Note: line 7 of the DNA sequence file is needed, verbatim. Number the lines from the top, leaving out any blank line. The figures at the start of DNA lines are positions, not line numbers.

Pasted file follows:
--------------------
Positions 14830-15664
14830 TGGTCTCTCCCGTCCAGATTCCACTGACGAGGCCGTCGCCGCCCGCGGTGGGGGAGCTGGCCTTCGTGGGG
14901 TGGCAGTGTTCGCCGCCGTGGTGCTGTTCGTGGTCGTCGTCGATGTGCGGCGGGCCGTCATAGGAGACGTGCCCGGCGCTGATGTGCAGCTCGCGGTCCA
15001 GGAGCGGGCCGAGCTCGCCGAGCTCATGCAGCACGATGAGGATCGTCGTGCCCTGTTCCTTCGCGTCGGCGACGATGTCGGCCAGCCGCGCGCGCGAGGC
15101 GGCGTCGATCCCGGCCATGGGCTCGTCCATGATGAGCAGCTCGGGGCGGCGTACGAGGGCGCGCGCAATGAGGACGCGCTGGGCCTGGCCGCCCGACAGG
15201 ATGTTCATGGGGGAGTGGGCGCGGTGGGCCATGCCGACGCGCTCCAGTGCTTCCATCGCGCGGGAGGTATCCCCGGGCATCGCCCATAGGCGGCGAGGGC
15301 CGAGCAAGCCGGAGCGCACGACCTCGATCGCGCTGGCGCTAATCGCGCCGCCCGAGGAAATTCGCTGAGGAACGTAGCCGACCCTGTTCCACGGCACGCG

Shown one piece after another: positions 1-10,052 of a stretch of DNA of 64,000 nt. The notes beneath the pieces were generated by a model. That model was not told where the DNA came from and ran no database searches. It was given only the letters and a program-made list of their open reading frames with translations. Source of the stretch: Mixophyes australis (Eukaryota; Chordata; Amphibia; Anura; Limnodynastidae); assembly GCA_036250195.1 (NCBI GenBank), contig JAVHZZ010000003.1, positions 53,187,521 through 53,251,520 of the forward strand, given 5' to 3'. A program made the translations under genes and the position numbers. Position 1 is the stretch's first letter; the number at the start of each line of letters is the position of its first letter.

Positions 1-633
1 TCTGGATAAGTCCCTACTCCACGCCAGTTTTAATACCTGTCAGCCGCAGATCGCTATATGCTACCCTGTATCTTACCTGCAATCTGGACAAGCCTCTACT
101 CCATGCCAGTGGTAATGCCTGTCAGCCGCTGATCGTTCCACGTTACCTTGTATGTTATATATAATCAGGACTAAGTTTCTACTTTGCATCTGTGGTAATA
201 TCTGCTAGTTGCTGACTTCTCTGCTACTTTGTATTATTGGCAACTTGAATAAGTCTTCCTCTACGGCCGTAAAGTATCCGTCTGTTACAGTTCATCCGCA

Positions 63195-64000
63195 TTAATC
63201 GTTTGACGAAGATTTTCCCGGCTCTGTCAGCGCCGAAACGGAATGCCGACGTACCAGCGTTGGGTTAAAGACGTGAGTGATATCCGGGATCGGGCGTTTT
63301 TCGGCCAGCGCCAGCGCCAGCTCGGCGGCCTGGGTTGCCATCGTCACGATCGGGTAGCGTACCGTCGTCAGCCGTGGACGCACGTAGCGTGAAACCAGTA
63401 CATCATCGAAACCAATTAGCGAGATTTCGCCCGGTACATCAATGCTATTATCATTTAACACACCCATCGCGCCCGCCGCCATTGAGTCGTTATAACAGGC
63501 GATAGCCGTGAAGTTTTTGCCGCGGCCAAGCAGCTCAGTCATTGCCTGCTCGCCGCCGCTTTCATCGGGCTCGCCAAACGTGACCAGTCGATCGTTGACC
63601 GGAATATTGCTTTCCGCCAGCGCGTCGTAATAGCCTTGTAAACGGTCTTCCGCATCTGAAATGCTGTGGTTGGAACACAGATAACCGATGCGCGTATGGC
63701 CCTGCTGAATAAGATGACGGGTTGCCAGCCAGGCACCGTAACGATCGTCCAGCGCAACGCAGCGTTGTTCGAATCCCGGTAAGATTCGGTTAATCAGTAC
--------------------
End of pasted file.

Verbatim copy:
15301 CGAGCAAGCCGGAGCGCACGACCTCGATCGCGCTGGCGCTAATCGCGCCGCCCGAGGAAATTCGCTGAGGAACGTAGCCGACCCTGTTCCACGGCACGCG